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Our Father

August 6, 2012

There are days I stumble along, trying to make sense of why I am a Christian and why I follow God.  I search for ways I can be God’s hand and feet, praying that God will make something known to me.  Usually, I encounter silence.  I can’t even find stirrings in my heart much less a grand idea of how I can change the world.  I think this is one of the reasons why I read so much.  I read so I can see myself in others struggles.  I read so I can see how others weathered the quiet of God and came out on the other side.  I read so I can get a grip on what to do with this very divided, not terribly united country we live, where we debate things like who deserves healthcare, whether or not to eat at Chick-fil-a, and why people don’t go to church more.  The church is even divided:  evolution or not, who should be allowed to join, who gets to preach, what songs to sing, when and how to be baptized, the role of the church and state, and whether God’s grace is available for all versus just those who were born in the right time and place.

So I read, with all this noise going on around me.  I read to learn more about God in hopes that by doing so I will know more God.  I read to learn how to pray better and how to play better.  I read everything within my reach–three or four blogs by incredible women (almost all of which are younger than me, yet so much wiser!), spiritual memoirs, guides on spiritual practices, daily liturgy, daily devotionals, suggestions on interpreting the Bible better, and the Bible.  (Seriously, I have read all of that in the past 2 weeks).  Unlike the spoken word, I can almost always find something to gleam from what I am reading.  I am happy with just being able to internalize one sentence, one glimpse of wisdom, one facet of God.  A lot of times the books build on each other, the spiritual practices books overlapping, the daily Bible readings and a blog I’ve just read.  Other times, the words I’ve read seep through cracks in my mind unnoticed until I am driving home by myself one even and bam!   It all comes together.

That’s what happened the other night.  I was driving home from a time with my dear women and besides thinking about my daughter, I was also thinking about something else that had been working its way through the cracks in my mind.  In her book, Walking in the Dust of Rabbi Jesus, Lois Tverberg analyzes Hebrew words and the many nuances one word may have.  This is the section that wouldn’t leave me alone.

By contrast, Judaism throughout the centuries has declared that “life is with people.”  Religion, in their thinking, is inherently communal…In his article, “You Can’t Be Holy Alone,”  Ismar Schorsch explains the premise behind this practice:  when people gather to worship God, his presence among them sanctifies the place.

…All by myself I was praying these ancient lines that were exclusively framed in terms of “we” and “us” and “our people” (as is the Lord’s Prayer, of course).  A few days later I attended a large Christian worship service.  There the focus of every song was on God and me;  “I love you, Lord, and I lift my voice”…”Just as I am, without one please”…”Here I come to worship, here I come to bow down.”  Hundreds of us were worshipping side by side, a sea of voices resounding together, and every one of us was pretending to be alone.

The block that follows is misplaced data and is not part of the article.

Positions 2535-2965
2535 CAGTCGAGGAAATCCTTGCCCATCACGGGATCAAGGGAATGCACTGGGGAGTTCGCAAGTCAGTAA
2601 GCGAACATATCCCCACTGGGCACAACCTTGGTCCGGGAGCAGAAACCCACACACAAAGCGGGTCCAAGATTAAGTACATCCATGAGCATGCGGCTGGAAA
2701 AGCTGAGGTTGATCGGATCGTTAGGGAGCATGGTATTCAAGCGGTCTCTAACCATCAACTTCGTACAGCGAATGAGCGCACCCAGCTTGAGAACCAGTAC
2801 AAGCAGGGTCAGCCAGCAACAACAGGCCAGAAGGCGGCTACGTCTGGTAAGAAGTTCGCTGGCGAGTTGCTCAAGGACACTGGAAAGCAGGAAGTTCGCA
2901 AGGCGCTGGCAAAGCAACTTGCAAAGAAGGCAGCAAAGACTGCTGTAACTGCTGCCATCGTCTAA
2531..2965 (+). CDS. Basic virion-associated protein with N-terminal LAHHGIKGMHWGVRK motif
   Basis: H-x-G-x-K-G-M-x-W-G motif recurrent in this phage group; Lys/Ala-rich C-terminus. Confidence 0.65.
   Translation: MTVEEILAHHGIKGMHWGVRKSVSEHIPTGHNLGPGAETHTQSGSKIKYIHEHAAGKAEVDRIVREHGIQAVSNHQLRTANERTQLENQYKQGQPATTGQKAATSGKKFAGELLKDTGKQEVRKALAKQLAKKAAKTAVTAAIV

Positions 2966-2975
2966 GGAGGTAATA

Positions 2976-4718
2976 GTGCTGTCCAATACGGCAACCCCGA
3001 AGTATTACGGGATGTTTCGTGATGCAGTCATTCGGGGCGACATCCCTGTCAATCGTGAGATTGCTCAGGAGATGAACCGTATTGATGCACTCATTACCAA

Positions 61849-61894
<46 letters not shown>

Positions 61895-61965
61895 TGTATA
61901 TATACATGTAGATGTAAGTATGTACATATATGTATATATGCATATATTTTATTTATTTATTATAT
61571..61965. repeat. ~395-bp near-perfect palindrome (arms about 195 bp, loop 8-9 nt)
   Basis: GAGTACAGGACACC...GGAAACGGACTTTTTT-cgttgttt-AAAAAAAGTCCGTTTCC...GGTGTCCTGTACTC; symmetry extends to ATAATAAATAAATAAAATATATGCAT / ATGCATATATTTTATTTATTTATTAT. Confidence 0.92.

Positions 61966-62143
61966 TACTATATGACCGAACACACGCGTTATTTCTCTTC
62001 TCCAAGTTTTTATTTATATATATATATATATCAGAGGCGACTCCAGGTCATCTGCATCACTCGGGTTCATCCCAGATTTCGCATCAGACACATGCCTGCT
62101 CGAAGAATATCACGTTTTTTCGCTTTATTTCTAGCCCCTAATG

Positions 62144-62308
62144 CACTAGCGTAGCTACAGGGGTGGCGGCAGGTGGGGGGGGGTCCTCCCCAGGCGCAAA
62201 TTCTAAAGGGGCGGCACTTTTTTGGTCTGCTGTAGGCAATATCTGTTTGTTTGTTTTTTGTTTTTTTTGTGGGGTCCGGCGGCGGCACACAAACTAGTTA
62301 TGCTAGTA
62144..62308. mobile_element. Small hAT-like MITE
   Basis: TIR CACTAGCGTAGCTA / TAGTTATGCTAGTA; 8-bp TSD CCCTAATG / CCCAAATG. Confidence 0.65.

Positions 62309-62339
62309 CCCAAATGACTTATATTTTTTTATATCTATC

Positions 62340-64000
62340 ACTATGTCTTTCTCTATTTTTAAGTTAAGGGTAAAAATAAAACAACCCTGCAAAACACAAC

(Bold emphasis is mine).  I glossed over that paranthesis the first time (as is the Lord’s Prayer, of course) and didn’t think about it until the drive home.  For the first time I noticed the pronouns.  Our Father, who are in heaven.  Hallowed be thy name.  Thy kingdom come, thy will be done, on earth as it is in heaven.  Give us this day our daily bread.  Forgives us our trespasses as we forgive our trespassers.  Lead us not into temptation, but delivers us from evil.

All of a sudden, the Lord’s Prayer had changed for me.  I wondered, surely I’ve heard a sermon on those pronouns before, but if I had I couldn’t remember.  (I am guessing I’ve heard several and just never heard what the Pastor was saying even though I thought I was listening).  When I say the Lord’s Prayer, I am not just praying that God provides for me, but that God provides for everyone.  I don’t just pray that I am forgiven, but that God forgives everyone, no matter if they went to Chick-Fil-A or boycotted Chick-Fil-A on a certain August day.  We pray for God to deliver us all from evil, which would include even the evil doers, I think.

In that moment, a stirring from God came to the surface.  I felt responsible for my neighbors in Austin, in Texas, in the US, and in the world.  We are called to be God’s hand and feet.  How can we pray that God will give us all—democrats, republicans, Christians, non-Christians, those with enough, those who don’t have enough–our daily bread and not do anything to help that happen?

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